Fanatics’ first livestream shopping event will feature collectors opening baseball trading card packs on the field during this week’s Major League Baseball All-Star Game events in Seattle.
The sports platform’s new business division, which is called Fanatics Live, is centered around live shopping experiences during which users will be able to buy trading cards and other collectibles on the Fanatics Live app while watching streams of hosts and other collector sellers.
Earlier this year, Fanatics hired Nick Bell, who previously led teams responsible for Google Search experience and was Snap’s global head of content and partnerships, to serve as the CEO of Fanatics Live.
Fanatics will be opening its new platform for a beta test coinciding with MLB’s All-Star Game to a small group of consumers, Bell said, and the company is working with several trading card “breakers” to host live streams direct from T-Mobile Park in Seattle.
While this first effort will focus on “breaking” — the social trading card buying system where participants pre-purchase coinciding spots in unopened packs or boxes of cards which a seller then opens live — Bell said this is just a sampling of what Fanatics plans to do in the live shopping space once the platform fully launches later this month.
“Our intention is to have Fanatics Live be the leader in the live commerce space,” Bell said. “We know live commerce in the U.S. is still really nascent, but there is a big opportunity for growth that we expect to occur over the next few months and years; we hope to be driving all of that.”
Livestream shopping, which got its start in China and across Asia, has grown into a $512 billion market, according to Coresight Research. That growing popularity has pushed e-commerce platforms like Amazon, eBay, and Poshmark into the space, as well as tech platforms like Meta’s Facebook and Instagram, and TikTok.
But the trend, with a seller broadcasting a live video showing and explaining products they’re selling to viewers who are also able to ask questions — effectively a new-age version of QVC or the Home Shopping Network — has been slow to gain traction in the U.S. Earlier this year, Meta shut down support for live shopping on Instagram, instead pivoting to other forms of selling on the platform.
Bell acknowledged the challenges for livestream shopping in the U.S. but said he sees them as an opportunity. He cited data showing that 74% of Chinese consumers have bought a product while watching a livestream, while 78% of U.S. consumers said they have never watched a livestream shopping experience. However, among those U.S. consumers that have, a vast majority purchased at least one item.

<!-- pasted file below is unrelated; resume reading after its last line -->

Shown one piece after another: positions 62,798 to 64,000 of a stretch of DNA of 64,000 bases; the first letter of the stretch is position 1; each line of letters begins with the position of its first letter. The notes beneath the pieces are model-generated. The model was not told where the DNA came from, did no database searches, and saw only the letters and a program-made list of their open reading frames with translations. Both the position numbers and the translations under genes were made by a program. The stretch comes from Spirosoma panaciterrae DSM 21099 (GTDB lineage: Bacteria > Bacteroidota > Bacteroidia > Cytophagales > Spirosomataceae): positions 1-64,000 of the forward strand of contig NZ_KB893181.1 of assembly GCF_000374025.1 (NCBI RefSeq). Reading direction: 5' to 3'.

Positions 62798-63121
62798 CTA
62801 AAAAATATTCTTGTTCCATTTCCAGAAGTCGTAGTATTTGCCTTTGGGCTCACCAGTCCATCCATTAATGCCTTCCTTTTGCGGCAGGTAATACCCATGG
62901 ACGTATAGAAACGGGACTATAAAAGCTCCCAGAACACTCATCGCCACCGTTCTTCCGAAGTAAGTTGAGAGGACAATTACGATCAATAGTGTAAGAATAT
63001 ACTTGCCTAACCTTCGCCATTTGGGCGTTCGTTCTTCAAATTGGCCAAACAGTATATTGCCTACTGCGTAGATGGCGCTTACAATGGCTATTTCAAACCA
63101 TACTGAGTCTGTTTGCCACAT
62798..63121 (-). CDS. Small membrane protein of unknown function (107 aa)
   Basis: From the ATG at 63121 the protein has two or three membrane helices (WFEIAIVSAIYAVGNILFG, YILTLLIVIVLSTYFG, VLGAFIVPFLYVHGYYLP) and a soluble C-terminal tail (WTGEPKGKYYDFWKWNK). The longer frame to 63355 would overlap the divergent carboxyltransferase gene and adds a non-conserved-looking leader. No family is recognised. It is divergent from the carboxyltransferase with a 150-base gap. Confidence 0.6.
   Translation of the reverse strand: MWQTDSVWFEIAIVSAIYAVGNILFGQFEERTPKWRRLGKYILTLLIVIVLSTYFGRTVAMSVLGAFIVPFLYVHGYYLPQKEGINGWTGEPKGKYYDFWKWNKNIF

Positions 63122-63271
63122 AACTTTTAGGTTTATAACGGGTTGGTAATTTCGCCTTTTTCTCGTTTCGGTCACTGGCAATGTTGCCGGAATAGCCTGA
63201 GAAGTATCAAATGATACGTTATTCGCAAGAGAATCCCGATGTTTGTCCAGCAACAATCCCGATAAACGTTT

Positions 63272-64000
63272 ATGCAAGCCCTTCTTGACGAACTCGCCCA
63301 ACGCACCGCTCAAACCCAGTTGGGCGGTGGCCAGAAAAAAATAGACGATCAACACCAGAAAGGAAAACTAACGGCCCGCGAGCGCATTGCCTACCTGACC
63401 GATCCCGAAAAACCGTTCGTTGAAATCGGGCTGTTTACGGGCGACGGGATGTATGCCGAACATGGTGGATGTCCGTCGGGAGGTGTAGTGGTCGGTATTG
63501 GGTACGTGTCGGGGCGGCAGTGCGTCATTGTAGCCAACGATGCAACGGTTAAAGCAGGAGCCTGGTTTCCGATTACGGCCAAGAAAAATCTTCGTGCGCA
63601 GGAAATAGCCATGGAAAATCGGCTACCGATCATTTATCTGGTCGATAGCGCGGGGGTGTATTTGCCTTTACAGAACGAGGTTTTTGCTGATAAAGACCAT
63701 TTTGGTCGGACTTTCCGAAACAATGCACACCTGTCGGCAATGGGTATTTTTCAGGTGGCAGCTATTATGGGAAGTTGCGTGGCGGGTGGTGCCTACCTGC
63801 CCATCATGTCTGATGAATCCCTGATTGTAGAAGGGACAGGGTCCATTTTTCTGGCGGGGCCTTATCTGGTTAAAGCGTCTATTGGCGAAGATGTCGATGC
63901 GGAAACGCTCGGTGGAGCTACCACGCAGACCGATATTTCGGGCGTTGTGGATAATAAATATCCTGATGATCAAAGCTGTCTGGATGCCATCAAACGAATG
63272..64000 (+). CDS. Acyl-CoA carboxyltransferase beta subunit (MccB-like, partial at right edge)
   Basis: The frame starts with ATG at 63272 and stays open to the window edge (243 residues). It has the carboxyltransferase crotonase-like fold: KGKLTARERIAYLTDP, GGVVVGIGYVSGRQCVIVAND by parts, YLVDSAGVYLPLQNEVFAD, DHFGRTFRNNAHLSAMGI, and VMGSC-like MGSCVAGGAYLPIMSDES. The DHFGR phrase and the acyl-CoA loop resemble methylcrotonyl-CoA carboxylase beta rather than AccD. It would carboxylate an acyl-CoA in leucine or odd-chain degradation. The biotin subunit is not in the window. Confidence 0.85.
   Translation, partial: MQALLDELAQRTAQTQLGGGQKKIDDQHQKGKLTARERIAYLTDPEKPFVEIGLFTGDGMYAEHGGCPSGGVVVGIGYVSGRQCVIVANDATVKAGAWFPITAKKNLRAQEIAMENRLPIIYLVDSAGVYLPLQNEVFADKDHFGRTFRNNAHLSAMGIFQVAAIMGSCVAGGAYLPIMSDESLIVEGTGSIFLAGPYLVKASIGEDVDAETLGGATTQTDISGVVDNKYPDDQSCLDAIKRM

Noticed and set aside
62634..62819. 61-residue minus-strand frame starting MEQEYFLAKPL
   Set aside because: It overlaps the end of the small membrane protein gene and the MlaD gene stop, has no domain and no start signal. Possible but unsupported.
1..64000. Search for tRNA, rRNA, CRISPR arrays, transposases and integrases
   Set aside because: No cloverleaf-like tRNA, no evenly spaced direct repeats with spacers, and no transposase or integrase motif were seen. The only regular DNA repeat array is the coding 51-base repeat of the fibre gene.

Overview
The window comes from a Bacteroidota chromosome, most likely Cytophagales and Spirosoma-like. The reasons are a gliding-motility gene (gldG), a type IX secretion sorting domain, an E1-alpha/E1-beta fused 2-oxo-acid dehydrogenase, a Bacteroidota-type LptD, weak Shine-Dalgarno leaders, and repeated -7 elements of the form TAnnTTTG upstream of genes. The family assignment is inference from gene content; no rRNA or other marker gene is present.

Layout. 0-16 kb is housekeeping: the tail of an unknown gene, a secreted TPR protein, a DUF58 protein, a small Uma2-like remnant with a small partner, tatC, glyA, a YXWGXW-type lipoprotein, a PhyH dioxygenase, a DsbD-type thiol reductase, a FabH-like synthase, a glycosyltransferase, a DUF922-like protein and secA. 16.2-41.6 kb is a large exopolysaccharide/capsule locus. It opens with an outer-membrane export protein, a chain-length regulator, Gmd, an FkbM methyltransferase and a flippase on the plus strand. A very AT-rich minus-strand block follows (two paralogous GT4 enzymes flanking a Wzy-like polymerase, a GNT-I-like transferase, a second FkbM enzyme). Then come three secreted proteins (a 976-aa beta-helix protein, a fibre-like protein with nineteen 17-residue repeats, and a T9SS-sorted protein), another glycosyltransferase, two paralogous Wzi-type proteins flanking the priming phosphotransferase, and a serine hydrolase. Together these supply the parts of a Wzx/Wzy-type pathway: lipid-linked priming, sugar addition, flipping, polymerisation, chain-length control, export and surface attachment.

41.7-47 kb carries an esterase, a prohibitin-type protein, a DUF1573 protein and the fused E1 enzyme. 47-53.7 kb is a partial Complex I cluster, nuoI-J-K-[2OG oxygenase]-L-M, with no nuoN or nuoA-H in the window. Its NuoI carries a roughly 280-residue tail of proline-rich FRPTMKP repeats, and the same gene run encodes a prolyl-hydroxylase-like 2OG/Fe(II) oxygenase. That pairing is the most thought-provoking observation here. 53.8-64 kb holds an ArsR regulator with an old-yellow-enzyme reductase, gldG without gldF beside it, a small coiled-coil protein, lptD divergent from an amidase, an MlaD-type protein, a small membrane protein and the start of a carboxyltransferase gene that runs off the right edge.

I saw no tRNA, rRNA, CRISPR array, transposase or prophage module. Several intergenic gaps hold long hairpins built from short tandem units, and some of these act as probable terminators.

Fanatics is betting that not only will its new live shopping platform appeal to the niche but fervent group of trading card fans and other sports fans, but a wider audience of consumers who have yet to be exposed to these sorts of streams. Fanatics is working with a variety of leagues, brands, creators, athletes, and personalities, some well beyond sports, for potential opportunities on the platform.
Chris Lamontagne, who joined Fanatics Live as senior vice president of platform earlier this year after serving as CEO of social commerce platform Spring, said there is an untapped “intersection between this idea of content, community, and commerce.”
“What we’ve really tried to focus in on is how do we build a platform that supports those three components – really simple and gamified commerce, but really underpinning it all is a sense of community and a feeling that you can only buy something here,” he said.
Fanatics Live hired Scott Rogowski, the former host of viral sensation HQ Trivia, to be an official host on the platform, and is looking to hire additional hosts as well as other content creators in the collector space to help create the community gathering spaces where products are also being sold. The app Fanatics has built out for the Live product features a variety of tools for sellers to make their streams engaging and interactive.
Live commerce is the latest effort from Fanatics in its continuing evolution beyond the sports merchandise e-commerce company launched by Michael Rubin in 2011. Now with apparel rights to nearly every sports property and a database of more than 94 million fans, the company is pushing hard into the sports betting space as well, with an offer out to purchase PointsBet’s U.S. assets.
An IPO could be on the horizon for the three-time CNBC Disruptor 50 company, which was valued at $31 billion in December 2022. While other areas of its business are mature – the company is expecting approximately $8 billion in 2023 sales, excluding trading cards rights – Bell said its livestream shopping efforts are only getting started.
“This is the very first innings for us and we’re going to be learning,” Bell said. “Between now and the end of the year we expect an extreme pace of innovation.”